Longtime advocate of whistleblower protections Sen. Chuck Grassley delivered a strongly-worded floor statement to the United States Senate on Thursday, saying that FBI agents, and all federal law enforcement agents, are protected when reporting misconduct to Congress, and they should not fear retaliation. The Senator from Iowa and Chairman of the Senate Judiciary Committee cleared up any misconception of agents not being able to approach Congress without a subpoena. Continue Reading Senator Grassley Reminds FBI Agents of Their Whistleblower Rights
WASHINGTON, D.C. | May 11, 2018—In an analysis of 100 recent Act to Prevent Pollution from Ships (APPS) prosecutions available on Public Access to Court Electronic Records (PACER), court records reveal that whistleblowers were responsible for over 75% of all successful cases in the years ranging from 1993-2017. Kohn, Kohn & Colapinto LLP (KKC) completed this review in order to provide a snapshot of how the whistleblower reward provision has been implemented in APPS cases.
According to a statistical analysis conducted by KKC, the United States obtained over $270 million in sanctions from 100 polluters and paid 206 whistleblowers a total of more than $33 million in rewards under APPS. Additionally, over $63 million was ordered by courts to be used for beneficial purposes in fighting ocean pollution. Organizations that received restitutions include the National Fish and Wildlife Foundation, National Marine Sanctuary Foundation, and Smithsonian Environmental Research Center.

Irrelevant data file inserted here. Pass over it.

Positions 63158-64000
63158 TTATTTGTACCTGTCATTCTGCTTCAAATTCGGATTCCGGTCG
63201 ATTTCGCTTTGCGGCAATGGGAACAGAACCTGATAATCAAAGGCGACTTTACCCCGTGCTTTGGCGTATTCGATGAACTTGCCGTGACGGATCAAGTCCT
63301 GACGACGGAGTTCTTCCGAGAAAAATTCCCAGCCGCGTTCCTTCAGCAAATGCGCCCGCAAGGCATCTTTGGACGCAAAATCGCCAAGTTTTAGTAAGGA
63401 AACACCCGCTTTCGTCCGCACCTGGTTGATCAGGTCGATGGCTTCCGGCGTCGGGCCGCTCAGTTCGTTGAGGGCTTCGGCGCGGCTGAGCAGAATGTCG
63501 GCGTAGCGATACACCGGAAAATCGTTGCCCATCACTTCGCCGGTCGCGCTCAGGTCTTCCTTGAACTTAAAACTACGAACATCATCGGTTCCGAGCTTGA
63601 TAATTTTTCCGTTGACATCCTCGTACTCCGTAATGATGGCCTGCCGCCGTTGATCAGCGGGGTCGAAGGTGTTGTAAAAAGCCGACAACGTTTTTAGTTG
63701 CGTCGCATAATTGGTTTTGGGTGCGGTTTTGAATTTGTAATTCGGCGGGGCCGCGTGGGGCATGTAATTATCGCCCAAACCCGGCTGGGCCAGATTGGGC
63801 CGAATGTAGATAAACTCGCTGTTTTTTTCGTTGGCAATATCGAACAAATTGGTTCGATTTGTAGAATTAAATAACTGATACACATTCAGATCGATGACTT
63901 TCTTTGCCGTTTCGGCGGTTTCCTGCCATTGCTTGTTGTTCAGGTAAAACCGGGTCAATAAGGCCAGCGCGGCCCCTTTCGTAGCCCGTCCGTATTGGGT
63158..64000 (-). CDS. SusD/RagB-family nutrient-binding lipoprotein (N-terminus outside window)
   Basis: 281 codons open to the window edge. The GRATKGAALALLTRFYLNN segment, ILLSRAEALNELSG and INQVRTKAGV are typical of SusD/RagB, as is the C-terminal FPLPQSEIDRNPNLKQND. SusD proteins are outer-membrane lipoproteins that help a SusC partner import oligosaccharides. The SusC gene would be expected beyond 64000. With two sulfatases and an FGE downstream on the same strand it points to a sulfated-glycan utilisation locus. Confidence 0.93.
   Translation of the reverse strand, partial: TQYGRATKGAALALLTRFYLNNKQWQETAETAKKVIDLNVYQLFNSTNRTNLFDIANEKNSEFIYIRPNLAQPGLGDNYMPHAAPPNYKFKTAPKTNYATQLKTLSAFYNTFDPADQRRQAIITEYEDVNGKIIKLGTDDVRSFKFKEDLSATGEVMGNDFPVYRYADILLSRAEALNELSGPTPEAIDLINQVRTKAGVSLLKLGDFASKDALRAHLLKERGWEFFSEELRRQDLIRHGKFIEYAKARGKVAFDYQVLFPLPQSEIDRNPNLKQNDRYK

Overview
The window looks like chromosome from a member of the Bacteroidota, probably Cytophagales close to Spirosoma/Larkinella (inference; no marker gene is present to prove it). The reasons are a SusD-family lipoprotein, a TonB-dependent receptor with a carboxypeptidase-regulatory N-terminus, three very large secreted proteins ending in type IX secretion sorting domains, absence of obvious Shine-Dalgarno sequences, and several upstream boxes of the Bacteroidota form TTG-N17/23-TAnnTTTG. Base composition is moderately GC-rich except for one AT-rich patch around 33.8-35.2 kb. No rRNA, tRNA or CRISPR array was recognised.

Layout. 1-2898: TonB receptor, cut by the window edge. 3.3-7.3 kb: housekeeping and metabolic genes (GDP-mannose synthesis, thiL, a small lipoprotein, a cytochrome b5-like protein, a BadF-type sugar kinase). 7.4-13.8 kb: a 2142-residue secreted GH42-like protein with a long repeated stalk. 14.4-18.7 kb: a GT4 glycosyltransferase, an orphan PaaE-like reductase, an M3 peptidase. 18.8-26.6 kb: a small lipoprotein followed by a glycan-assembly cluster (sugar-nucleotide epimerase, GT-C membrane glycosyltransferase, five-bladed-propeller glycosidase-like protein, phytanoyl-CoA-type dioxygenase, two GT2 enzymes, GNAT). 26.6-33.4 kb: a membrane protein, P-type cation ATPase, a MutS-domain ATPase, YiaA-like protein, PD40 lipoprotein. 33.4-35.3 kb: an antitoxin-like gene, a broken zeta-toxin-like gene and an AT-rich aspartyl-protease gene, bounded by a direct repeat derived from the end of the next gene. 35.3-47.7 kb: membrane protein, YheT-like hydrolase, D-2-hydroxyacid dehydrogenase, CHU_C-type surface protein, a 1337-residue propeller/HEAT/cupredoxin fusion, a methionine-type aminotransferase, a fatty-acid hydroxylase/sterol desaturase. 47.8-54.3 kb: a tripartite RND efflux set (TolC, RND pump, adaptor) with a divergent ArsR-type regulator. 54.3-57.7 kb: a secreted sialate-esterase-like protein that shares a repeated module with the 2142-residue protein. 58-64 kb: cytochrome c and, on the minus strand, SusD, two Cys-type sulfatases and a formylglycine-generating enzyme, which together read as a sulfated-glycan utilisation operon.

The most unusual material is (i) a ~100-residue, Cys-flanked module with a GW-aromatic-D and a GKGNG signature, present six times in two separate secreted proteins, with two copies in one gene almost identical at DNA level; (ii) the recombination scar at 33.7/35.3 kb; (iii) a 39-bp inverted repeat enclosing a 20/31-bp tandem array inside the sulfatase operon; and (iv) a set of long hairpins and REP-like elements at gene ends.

Today, the U.S. Department of Justice officially dismissed their appeal of case Whistleblower 21276-13W and 21277-13W v. CIR, Case Nos. 17-1119 and 1120 (D.C. Cir.), marking a big win for IRS whistleblowers. Below is a statement from the whistleblowers’ attorneys.
The law firms of Zerbe, Miller, Fingeret, Frank & Jadav, PC (ZMF); Kohn, Kohn & Colapinto (KKC) and Robert Amsel, Esq. are pleased to announce today a key victory for tax whistleblowers with the filing of a joint stipulation for dismissal of the government’s appeal in the cases of Whistleblower 21276-13W and 21277-13W v. CIR, Case Nos. 17-1119 and 1120 (D.C. Cir.). The case was scheduled for oral argument on April 9, 2018 in the U.S. Court of Appeals for the District of Columbia Circuit. It had pitted the U.S. Department of Justice and IRS against two whistleblowers whose information has led to $54.131 million in criminal penalties and civil forfeitures awarded against a major Swiss bank. The DOJ and IRS were arguing that the tax whistleblower law did not apply to criminal tax cases that resulted in payments of fines and civil forfeitures.
WASHINGTON, D.C. | MARCH 29, 2018—The U.S. Court of Appeals for the District of Columbia Circuit today will dismiss an appeal filed by the U.S. Department of Justice (DOJ) and Internal Revenue Service (IRS) challenging the right of whistleblowers to obtain a financial reward based on disclosing information that results in the criminal prosecution of tax evaders. The case concerned a major international financial institution that was sanctioned for illegally assisting U.S. citizens in evading taxes. The IRS had initially denied an award to the two whistleblowers. The whistleblowers challenged the denial in Tax Court and prevailed. However, the DOJ and IRS challenged this finding in the Court of Appeals. Today, at the request of DOJ, that appeal will be dismissed, and the two whistleblowers will become the first persons to obtain a whistleblower reward based on a criminal tax prosecution.